Use to run System commands through Spotlight

Did you know, that you can use Shortcuts, Spotlight and some AppleScript to build an Alfred replacement (sort of).

run system commands with
run system commands with spotlight

Alfred is such a great application, and I am a Mega-Supporter, but I also like to use "native" tools as much as possible - like I do when I build things for the web... and I also like to tinker with Software. So one day I go a little bored and clicked my way through the and recognized, that you are able to run AppleScript with it. Since Spotlight can also run commands from the I was just wondering if I could use it to run system commands.

Why would I do that you might ask. You know Alfred is great and super-fast but I often use it for quite a limited amount of things:

  • run system commands
    • empty the trash, hibernate the mac and much more
  • open applications
  • find files

These are my main use cases, but when I work with Jira I often add Emojis (like the warning sign). For that use-case you need a plugin as you do for other tasks, like converting units. And that is the nice thing with Alfred, you can extend it to your liking.

Spotlight on the other side supports a lot of features out ot the box (like converting units), but it takes a little more effort to extend it. You need to build functionality with the - and since the actually supports AppleScript, you are able to do things like restarting your Mac, like you can do with Alfred. I know, I could run AppleScripts directly with Spotlight when they are converted into an app, but if you run a script, that restarts you Mac, you simply get into a loop, if reopen applications is not disabled, which is pretty annoying.

System commands inside
System commands as shortcuts

The System commands

So I've built some shortcuts, that simply run AppleScript and do things I could only do with Alfred before. Here is a list of them:

Quit all Apps

I often run it at the end of the working day, before shutting down the device.

- get list of open apps
tell application "System Events"
	set allApps to displayed name of (every process whose background only is false) as list
end tell

-- leave some apps open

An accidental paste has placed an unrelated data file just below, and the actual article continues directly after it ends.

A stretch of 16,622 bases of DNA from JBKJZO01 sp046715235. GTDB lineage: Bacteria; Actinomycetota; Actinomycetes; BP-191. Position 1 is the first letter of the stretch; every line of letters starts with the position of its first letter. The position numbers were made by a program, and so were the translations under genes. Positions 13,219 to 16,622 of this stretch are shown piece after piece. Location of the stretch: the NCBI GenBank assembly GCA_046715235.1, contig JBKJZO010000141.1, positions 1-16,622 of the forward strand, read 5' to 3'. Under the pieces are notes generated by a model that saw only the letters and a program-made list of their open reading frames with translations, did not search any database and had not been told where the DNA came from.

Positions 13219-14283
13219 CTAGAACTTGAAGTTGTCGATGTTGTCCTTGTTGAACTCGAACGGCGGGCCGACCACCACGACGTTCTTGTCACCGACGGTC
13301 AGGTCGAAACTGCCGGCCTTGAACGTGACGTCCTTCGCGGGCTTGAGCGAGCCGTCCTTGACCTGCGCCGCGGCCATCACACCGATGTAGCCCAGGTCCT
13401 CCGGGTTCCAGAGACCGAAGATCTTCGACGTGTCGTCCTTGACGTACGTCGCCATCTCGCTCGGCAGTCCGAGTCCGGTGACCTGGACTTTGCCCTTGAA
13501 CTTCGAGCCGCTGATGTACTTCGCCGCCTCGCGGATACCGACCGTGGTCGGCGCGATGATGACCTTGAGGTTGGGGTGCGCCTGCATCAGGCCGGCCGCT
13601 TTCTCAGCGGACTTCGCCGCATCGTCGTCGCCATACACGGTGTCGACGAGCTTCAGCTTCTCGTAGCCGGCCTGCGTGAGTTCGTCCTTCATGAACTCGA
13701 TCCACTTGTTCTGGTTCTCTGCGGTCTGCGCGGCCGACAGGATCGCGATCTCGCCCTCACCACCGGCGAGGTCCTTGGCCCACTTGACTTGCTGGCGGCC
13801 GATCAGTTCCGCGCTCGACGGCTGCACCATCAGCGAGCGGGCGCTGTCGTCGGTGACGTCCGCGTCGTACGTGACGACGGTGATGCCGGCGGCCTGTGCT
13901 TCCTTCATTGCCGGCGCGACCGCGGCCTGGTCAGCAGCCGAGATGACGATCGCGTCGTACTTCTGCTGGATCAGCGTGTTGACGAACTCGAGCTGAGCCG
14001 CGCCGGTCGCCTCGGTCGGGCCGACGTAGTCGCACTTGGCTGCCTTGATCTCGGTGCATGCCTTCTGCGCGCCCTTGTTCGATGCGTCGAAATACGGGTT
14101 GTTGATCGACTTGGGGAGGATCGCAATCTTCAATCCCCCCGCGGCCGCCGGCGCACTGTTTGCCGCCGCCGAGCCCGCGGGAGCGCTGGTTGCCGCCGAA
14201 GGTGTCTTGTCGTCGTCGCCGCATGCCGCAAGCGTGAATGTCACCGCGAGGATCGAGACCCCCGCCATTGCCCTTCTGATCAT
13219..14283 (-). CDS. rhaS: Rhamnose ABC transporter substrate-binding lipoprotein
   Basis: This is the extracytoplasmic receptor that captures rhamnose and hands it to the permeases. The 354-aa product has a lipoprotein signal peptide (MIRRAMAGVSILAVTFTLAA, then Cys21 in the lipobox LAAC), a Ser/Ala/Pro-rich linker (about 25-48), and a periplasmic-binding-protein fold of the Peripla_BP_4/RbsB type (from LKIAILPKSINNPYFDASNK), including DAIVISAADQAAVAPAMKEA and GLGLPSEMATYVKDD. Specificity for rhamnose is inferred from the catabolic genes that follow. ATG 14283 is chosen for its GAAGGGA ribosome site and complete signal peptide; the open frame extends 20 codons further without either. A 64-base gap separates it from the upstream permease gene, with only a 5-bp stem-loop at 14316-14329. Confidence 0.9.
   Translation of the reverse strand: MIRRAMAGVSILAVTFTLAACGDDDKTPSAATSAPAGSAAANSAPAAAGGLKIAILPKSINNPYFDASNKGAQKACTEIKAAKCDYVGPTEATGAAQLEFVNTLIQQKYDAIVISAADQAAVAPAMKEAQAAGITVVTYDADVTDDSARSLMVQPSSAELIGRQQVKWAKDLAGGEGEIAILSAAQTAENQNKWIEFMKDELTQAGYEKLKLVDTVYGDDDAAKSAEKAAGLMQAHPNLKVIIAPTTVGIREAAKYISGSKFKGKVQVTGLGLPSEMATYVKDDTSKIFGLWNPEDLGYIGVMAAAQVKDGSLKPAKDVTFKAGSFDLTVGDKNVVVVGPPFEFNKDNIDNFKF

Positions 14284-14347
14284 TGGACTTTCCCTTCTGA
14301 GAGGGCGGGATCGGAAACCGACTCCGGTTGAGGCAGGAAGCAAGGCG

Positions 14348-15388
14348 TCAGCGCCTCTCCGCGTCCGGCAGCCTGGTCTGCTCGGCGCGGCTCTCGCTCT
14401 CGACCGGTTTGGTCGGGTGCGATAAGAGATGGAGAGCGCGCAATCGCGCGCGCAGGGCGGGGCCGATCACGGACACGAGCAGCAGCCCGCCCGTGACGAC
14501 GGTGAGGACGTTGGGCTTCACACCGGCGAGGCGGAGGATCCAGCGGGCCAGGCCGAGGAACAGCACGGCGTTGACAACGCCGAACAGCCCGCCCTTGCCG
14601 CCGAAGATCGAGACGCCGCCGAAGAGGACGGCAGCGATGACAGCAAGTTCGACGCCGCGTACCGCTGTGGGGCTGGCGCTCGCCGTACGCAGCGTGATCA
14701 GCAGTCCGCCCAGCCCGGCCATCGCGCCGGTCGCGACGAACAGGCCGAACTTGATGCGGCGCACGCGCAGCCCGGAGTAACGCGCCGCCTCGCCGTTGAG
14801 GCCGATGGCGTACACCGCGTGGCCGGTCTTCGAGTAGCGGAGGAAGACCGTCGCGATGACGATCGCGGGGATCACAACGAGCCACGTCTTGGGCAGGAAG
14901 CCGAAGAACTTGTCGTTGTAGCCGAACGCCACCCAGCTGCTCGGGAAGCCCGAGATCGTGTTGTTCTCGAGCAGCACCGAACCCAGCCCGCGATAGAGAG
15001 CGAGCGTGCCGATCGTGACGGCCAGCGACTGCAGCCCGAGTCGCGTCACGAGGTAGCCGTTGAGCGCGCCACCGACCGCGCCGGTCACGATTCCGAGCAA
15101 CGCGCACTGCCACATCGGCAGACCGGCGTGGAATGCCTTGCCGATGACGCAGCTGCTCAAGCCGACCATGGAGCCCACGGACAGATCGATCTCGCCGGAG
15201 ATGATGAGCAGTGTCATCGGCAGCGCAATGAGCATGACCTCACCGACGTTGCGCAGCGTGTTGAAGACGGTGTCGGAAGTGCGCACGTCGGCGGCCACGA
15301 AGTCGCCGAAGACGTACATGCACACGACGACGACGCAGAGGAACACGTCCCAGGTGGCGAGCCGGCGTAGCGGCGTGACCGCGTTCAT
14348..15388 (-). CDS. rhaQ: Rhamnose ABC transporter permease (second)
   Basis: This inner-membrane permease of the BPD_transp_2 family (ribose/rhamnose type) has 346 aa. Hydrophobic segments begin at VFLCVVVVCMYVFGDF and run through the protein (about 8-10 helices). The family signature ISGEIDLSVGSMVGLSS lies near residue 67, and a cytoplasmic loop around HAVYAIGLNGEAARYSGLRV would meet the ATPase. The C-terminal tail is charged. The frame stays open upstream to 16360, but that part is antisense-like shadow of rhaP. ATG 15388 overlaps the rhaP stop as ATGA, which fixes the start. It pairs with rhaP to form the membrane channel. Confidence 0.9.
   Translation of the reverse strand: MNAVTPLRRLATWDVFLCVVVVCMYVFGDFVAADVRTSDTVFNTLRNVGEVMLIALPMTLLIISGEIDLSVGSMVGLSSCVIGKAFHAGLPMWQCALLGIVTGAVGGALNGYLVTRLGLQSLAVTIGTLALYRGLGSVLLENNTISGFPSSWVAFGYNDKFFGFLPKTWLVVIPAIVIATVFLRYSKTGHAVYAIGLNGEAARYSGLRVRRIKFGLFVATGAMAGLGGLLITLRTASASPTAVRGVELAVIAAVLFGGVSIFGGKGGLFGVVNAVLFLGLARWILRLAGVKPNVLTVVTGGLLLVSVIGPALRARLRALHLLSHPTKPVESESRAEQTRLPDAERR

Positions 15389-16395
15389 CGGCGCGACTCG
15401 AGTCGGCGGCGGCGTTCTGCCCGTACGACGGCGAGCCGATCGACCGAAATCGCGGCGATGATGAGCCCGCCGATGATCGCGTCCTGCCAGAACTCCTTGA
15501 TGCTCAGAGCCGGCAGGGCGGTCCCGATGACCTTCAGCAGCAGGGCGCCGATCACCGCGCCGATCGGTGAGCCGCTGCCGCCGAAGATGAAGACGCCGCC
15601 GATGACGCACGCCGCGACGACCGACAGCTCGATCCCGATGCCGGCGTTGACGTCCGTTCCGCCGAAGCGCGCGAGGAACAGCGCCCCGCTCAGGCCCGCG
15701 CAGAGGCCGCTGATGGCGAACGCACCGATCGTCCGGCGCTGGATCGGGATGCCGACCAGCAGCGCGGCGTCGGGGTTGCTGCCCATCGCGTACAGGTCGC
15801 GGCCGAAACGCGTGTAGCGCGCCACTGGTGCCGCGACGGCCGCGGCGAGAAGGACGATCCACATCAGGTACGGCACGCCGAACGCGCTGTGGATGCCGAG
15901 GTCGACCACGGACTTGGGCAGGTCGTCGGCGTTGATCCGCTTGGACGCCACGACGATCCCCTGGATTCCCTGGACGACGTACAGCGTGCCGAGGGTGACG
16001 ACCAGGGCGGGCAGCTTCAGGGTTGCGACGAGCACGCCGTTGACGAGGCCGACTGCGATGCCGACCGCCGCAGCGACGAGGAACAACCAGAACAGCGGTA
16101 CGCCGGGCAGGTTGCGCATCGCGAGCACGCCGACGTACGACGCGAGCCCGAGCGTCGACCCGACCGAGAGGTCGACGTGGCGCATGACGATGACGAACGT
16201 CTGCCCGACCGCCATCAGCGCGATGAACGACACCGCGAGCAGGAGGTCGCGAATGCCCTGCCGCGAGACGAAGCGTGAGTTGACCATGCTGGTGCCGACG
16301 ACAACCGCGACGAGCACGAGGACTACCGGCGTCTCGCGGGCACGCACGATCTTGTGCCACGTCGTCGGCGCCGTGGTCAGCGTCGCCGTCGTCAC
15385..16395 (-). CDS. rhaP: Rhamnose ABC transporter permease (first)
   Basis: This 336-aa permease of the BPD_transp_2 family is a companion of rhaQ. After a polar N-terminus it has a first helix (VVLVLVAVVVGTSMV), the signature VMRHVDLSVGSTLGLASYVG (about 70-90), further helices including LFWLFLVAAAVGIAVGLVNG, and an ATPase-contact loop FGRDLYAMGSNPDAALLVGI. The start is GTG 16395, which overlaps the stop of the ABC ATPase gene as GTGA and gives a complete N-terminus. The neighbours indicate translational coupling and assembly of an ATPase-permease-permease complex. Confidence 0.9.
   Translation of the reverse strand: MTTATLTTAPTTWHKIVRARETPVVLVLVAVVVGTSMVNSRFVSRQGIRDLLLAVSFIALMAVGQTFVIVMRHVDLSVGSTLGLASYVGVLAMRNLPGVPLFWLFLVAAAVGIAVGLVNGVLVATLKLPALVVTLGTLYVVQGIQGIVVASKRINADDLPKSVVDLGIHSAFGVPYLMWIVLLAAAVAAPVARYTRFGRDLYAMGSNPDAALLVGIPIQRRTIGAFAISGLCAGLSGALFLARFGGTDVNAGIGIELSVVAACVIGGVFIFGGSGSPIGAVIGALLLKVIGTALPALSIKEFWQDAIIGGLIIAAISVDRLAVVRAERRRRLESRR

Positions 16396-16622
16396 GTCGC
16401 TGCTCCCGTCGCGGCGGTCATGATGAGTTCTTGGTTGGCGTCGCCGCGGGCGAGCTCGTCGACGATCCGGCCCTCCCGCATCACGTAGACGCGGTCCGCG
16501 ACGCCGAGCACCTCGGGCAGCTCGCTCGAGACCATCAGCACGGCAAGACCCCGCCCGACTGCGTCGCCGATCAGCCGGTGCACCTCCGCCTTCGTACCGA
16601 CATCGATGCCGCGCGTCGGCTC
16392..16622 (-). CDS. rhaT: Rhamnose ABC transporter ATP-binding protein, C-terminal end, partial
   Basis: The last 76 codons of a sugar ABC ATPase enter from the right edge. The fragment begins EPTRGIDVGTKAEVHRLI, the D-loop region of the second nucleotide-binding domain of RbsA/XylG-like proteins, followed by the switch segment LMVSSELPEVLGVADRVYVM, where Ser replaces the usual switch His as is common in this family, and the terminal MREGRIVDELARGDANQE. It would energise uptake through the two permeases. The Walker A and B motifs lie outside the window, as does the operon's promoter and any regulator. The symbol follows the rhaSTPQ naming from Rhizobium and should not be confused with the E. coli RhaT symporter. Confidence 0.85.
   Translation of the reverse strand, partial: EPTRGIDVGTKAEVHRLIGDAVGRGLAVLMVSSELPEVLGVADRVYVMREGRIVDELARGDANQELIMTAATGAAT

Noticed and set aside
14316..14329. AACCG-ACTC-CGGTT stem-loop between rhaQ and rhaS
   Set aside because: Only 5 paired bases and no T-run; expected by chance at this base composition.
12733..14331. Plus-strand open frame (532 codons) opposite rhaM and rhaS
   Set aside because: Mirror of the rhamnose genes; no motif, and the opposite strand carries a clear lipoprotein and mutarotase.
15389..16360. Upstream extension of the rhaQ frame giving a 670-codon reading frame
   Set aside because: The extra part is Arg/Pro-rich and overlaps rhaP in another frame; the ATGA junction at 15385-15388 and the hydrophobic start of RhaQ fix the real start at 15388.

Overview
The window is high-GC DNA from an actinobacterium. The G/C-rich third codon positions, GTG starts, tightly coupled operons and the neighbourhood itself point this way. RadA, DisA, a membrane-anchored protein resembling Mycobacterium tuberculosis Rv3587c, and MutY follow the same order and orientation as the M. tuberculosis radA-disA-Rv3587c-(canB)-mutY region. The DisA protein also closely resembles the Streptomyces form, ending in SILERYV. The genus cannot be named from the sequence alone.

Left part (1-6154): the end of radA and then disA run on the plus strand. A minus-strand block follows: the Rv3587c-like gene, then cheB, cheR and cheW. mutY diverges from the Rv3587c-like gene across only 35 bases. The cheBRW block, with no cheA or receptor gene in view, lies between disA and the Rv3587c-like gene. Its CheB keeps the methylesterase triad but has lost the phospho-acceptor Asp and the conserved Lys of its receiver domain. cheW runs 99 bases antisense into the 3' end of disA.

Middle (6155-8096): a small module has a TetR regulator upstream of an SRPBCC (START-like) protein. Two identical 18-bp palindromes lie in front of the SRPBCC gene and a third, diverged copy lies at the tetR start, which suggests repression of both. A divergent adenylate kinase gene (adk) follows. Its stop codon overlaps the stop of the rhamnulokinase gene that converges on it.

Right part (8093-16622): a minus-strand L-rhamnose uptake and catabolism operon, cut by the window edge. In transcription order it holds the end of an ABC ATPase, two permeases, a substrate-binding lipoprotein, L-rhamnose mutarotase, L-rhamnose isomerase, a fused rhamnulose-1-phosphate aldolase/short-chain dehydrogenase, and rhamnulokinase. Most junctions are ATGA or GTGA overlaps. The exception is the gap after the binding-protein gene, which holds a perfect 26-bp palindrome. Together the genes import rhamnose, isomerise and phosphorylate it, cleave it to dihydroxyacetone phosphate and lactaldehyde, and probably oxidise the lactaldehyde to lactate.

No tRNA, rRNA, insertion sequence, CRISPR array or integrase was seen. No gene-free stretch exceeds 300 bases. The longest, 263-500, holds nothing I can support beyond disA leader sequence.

set exclusions to {"AppleScript Editor", "Automator", "Finder", "LaunchBar"}

-- quit each app
repeat with thisApp in allApps
	set thisApp to thisApp as text
	if thisApp is not in exclusions then
		tell application thisApp to quit
	end if
end repeat


Because the MacBook doesn't have an eject key anymore.

tell application "Finder"
	shut down
end tell


Quickly restart your device without using the menu and without being stuck in an endless reboot loop.

tell application "Finder"
end tell


Send the Mac to hibernation mode.

tell application "Finder"
end tell

Eject all drives

If you want to take away your device when it is still mounted to some drives.

tell application "Finder" to eject (every disk whose ejectable is true)

Mount Drives

The downside is you need to manually edit the list of drives (myDrives) in the script, but then it works perfectly fine.

set myDrives to {"Time Machine", "Games"}
repeat with drive in myDrives
	set driveName to drive
	set driveInfo to do shell script "diskutil list | grep \"" & driveName & "\""
	set driveID to last word of driveInfo
	do shell script "diskutil mount " & driveID & ""
end repeat

Empty trash

Because who wants to right-click on the bin to empty it.

tell application "Finder"
	set warns before emptying of trash to false
	empty trash
end tell

What you need to do

If you don't want to install Alfred or a similar alternative like Quicksilver or Launchbar, you can add the scripts listed above to shortcuts like this:

  • open the
  • click the +-sign to add a new shortcut
  • change color and icon
  • add a name in the opening window
  • search for Applescriptin the searchbox on the right
  • double-click run AppleScript
  • paste the script from this page "below the hammer"
  • click the "hammer" to format/build the script
  • close the window

This way you can extend spotlight to run system commands - which is quite nice.

add applescript
to shortcuts
add applescript to shortcuts

The downside

The downside currently is, that the shortcuts are pretty much hidden down in the list of spotlight, but that is about to getting changed with macOS Ventura, where you can reorder the results (again).